dc.description.abstractEpidemiological studies have implicated obstructive sleep apnea (OSA) as an independent comorbid factor in cardiovascular and cerebrovascular diseases. It is postulated that recurrent episodes of occlusion of upper airways during sleep result in pathophysiological changes that may predispose to vascular diseases. Insulin resistance is a known risk factor for atherosclerosis, and we postulate that OSA represents a stress that promotes insulin resistance, hence atherogenesis. This study investigated the relationship between sleep-disordered breathing and insulin resistance, indicated by fasting serum insulin level and insulin resistance index based on the homeostasis model assessment method (HOMA-IR). A total of 270 consecutive subjects (197 male) who were referred for polysomnography and who did not have known diabetes mellitus were included, and 185 were documented to have OSA defined as an apnea-hypopnea index (AHI) ≥ 5. OSA subjects were more insulin resistant, as indicated by higher levels of fasting serum insulin (p = 0.001) and HOMA-IR (p < 0.001); they were also older and more obese. Stepwise multiple linear regression analysis showed that obesity was the major determinant of insulin resistance but sleep-disordered breathing parameters (AHI and minimum oxygen saturation) were also independent determinants of insulin resistance (fasting insulin: AHI, p = 0.02, minimum O2, p = 0.041; HOMA-IR: AHI, p = 0.044, minimum O2, p = 0.022); this association between OSA and insulin resistance was seen in both obese and nonobese subjects. Each additional apnea or hypopnea per sleep hour increased the fasting insulin level and HOMA-IR by about 0.5%. Further analysis of the relationship of insulin resistance and hypertension confirmed that insulin resistance was a significant factor for hypertension in this cohort. Our findings suggest that OSA is independently associated with insulin resistance, and its role in the atherogenic potential of sleep disordered breathing is worthy of further exploration.en_US
dc.languageengen_US
dc.publisherAmerican Thoracic Society. The Journal's web site is located at http://ajrccm.atsjournals.orgen_US
dc.relation.ispartofAmerican Journal of Respiratory and Critical Care Medicineen_US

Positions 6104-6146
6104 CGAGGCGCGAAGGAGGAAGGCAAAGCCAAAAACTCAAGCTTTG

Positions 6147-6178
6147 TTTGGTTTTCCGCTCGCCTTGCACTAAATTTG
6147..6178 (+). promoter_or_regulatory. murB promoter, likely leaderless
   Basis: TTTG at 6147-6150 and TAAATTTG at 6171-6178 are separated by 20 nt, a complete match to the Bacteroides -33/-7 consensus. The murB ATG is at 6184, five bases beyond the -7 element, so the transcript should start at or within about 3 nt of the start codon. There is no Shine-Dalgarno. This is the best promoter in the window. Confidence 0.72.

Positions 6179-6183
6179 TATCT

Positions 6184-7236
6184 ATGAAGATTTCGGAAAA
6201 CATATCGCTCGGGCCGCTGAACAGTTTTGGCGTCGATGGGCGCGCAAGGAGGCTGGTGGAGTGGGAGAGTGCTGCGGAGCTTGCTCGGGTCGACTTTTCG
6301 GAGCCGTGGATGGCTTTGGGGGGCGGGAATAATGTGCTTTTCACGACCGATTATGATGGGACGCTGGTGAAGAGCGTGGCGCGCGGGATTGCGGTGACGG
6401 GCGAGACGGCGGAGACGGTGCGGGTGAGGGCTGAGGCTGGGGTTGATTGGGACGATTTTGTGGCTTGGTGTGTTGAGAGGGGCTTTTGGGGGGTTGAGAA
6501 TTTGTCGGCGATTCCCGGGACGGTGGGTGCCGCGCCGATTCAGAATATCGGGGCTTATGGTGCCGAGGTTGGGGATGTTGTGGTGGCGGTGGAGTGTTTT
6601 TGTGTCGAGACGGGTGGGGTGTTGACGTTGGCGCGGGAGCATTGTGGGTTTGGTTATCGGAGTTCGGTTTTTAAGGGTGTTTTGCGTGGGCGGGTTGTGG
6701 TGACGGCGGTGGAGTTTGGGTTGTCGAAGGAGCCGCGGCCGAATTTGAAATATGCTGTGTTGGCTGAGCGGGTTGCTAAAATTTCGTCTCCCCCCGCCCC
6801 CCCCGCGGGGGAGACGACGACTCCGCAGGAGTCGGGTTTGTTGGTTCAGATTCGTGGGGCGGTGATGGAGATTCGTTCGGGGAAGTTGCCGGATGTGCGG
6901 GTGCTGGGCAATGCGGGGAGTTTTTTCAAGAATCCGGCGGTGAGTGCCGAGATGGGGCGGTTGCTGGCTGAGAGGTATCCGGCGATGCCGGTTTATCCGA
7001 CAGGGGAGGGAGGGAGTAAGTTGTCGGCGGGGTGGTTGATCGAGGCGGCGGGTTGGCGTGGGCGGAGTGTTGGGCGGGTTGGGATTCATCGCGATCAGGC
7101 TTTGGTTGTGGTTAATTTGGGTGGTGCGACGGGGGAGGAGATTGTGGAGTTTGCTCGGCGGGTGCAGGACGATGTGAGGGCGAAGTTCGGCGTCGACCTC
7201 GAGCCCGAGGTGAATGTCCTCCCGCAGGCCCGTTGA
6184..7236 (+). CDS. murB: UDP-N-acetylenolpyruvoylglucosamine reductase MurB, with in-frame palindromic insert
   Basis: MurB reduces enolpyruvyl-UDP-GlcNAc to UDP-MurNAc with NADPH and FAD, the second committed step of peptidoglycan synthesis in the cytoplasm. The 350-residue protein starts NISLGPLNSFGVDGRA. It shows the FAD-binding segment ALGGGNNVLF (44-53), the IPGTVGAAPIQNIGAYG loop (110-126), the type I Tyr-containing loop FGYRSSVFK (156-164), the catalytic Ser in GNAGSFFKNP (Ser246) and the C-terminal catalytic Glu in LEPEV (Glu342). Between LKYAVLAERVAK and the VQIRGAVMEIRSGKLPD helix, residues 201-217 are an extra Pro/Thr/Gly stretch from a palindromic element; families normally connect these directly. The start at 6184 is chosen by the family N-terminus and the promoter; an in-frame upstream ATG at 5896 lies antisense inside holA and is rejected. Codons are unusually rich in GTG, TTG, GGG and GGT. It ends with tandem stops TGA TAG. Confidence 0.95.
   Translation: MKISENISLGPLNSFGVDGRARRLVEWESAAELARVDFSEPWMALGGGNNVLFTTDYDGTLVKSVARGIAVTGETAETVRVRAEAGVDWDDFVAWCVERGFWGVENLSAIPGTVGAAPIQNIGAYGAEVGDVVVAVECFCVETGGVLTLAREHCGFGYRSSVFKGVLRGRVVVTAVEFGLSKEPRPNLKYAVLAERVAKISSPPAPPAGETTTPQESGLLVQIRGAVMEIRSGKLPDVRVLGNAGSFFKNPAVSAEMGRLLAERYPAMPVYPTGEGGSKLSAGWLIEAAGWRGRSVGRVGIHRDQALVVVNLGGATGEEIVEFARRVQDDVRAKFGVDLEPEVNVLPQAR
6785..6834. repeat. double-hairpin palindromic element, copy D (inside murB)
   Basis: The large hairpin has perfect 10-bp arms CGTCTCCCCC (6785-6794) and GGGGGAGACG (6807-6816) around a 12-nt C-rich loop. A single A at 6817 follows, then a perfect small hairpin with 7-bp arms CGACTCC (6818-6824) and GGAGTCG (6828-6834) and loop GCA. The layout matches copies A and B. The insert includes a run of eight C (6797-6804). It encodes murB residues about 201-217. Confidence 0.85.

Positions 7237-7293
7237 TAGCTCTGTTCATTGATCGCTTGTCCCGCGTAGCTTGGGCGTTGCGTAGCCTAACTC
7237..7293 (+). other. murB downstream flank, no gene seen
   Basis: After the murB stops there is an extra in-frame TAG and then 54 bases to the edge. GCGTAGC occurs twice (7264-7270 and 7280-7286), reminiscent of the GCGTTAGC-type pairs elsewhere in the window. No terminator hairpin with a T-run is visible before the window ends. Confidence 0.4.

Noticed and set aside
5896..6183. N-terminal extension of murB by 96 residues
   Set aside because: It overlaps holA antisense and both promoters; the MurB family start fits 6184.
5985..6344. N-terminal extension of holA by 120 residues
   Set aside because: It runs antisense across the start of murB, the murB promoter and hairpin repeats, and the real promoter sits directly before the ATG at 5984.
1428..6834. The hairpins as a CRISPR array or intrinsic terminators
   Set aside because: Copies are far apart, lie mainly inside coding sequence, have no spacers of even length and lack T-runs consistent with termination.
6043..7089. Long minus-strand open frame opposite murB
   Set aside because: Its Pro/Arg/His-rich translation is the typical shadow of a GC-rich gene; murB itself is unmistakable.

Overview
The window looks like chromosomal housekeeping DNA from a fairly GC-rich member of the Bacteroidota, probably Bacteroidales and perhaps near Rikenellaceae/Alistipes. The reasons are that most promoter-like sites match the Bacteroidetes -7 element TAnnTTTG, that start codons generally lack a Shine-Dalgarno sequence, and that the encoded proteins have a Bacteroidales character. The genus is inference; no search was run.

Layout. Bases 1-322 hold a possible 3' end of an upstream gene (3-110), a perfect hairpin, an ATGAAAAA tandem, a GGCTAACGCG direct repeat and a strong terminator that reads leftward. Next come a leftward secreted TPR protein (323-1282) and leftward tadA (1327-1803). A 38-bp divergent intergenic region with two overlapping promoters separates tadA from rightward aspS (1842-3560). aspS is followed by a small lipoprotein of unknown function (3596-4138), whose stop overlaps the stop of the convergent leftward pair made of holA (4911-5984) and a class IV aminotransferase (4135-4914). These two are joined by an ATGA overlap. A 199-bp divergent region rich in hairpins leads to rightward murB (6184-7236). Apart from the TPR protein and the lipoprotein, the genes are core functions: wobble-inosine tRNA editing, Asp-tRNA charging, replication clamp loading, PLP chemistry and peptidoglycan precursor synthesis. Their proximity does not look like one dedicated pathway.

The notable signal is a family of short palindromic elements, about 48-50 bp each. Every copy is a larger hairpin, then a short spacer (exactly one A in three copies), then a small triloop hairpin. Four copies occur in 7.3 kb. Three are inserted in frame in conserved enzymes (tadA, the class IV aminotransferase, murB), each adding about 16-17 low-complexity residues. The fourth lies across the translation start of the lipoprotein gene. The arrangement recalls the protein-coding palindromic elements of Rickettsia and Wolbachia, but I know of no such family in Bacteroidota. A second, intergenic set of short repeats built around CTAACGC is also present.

dc.subject.meshAdulten_US
dc.subject.meshAnthropometryen_US
dc.subject.meshBlood Glucose - Metabolismen_US
dc.subject.meshComorbidityen_US
dc.subject.meshCross-Sectional Studiesen_US
dc.subject.meshFemaleen_US
dc.subject.meshHumansen_US
dc.subject.meshInsulin Resistance - Physiologyen_US
dc.subject.meshMaleen_US
dc.subject.meshMetabolic Syndrome X - Physiologyen_US
dc.subject.meshMiddle Ageden_US
dc.subject.meshObesity - Epidemiology - Etiology - Physiopathologyen_US
dc.subject.meshPolysomnographyen_US
dc.subject.meshRisk Factorsen_US
dc.subject.meshSleep Apnea, Obstructive - Complications - Epidemiology - Physiopathologyen_US
dc.titleObstructive sleep apnea is independently associated with insulin resistanceen_US
dc.typeArticleen_US
dc.identifier.emailIp, MSM:msmip@hku.hken_US
dc.identifier.emailLam, KSL:ksllam@hku.hken_US
dc.identifier.authorityIp, MSM=rp00347en_US
dc.identifier.authorityLam, KSL=rp00343en_US
dc.description.naturelink_to_subscribed_fulltexten_US
dc.identifier.pmid11874812-
dc.identifier.scopuseid_2-s2.0-0036499482en_US
dc.identifier.hkuros69086-
dc.relation.referenceshttp://www.scopus.com/mlt/select.url?eid=2-s2.0-0036499482&selection=ref&src=s&origin=recordpageen_US
dc.identifier.volume165en_US
dc.identifier.issue5en_US
dc.identifier.spage670en_US
dc.identifier.epage676en_US
dc.identifier.isiWOS:000174131200011-
dc.publisher.placeUnited Statesen_US
dc.identifier.scopusauthoridIp, MSM=7102423259en_US
dc.identifier.scopusauthoridLam, B=9246012800en_US
dc.identifier.scopusauthoridNg, MMT=7202076310en_US
dc.identifier.scopusauthoridLam, WK=7203021937en_US
dc.identifier.scopusauthoridTsang, KWT=7201555024en_US
dc.identifier.scopusauthoridLam, KSL=8082870600en_US

Export via OAI-PMH Interface in XML Formats


OR


Export to Other Non-XML Formats